Source | LinkedIn : By Sara Canaday
Many companies today are worried they don’t have the right leadership to succeed in the digital and disruptive age. Maybe they’ve got it all wrong.
What if they actually have the right leaders—but they’re being held hostage by the same old expectations, metrics, and rewards?
Here’s the problem. The very nature of business is continually evolving. Consumer needs fluctuate. Technology keeps shortening the lifespan of products and organizations. Even the strongest companies can’t afford to coast on past successes or be content to do things the way they’ve always been done.
If leaders don’t keep pace with the change, they run the risk of unknowingly undermining the innovation within their organizations.
I’ve seen it over and over again. Highly trained leaders with strong track records start to rely on habits and practices that served them well in the past but won’t take them into the future. They get stuck on the status quo. I realize that letting go of these familiar behaviors is a big shift, but it’s absolutely necessary.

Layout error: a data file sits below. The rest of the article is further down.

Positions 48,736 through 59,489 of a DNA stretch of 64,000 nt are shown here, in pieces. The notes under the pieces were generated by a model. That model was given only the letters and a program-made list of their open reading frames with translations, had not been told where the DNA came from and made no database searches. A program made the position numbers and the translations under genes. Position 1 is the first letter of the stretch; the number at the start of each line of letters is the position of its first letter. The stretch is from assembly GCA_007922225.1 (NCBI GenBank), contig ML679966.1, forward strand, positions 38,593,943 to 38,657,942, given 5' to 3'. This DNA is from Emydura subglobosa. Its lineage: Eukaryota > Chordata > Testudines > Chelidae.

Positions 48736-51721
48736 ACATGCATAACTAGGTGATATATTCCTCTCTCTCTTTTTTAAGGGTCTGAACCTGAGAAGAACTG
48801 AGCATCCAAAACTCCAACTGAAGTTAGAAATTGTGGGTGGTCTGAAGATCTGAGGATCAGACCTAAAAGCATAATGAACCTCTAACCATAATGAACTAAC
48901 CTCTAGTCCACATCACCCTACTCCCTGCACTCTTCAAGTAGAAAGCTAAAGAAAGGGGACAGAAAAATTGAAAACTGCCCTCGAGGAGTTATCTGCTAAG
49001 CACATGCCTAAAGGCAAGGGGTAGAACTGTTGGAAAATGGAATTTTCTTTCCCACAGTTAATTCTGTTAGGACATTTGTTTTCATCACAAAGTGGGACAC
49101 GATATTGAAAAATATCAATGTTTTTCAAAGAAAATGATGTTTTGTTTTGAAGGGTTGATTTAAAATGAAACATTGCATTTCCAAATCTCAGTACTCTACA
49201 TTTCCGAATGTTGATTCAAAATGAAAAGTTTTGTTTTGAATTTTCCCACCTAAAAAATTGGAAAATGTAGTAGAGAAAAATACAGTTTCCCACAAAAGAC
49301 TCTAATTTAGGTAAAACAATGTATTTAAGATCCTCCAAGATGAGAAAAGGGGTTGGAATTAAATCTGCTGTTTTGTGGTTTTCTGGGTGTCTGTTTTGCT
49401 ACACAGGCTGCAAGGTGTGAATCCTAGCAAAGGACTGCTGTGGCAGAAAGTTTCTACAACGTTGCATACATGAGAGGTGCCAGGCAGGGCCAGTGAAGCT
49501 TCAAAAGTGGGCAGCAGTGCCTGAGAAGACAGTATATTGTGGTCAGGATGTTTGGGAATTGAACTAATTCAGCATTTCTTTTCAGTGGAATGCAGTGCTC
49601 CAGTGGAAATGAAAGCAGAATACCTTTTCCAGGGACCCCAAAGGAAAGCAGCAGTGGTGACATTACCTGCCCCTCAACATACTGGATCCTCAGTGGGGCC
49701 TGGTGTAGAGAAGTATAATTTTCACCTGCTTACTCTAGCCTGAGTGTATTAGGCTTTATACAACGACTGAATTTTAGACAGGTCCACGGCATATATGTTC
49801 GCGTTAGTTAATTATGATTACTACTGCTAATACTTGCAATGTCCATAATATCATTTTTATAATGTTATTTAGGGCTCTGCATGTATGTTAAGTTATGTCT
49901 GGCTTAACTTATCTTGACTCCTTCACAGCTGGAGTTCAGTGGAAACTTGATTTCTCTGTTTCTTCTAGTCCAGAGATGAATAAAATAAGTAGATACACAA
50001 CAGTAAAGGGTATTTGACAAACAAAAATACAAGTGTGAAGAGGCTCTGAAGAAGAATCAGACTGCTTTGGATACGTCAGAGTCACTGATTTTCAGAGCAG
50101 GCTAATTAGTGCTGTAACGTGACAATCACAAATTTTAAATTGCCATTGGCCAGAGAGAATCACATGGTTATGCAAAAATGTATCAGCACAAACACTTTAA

Here are three ways leaders may be inadvertently putting a damper on innovation:
1. They never press “pause.”
Humans have a bias toward taking action versus standing still—and that’s especially true of leaders. We’re wired to produce and don’t feel valuable unless we’re doingsomething. Being crazy-busy–running to meetings, dashing off emails–is the norm. When’s the last time you dove into some big-picture thinking, like trying to connect the dots between a recent innovation and what it means for your business? Or does even pondering that idea make you think, “Who has that kind of time on their hands?”
Researchers Francesca Gino and Brad Staats have found that “people feel more productive when they are executing tasks rather than when they are planning them. Especially when under time pressure, they perceived planning as a waste of time—even if it actually leads to better performance than jumping into the task head-first.”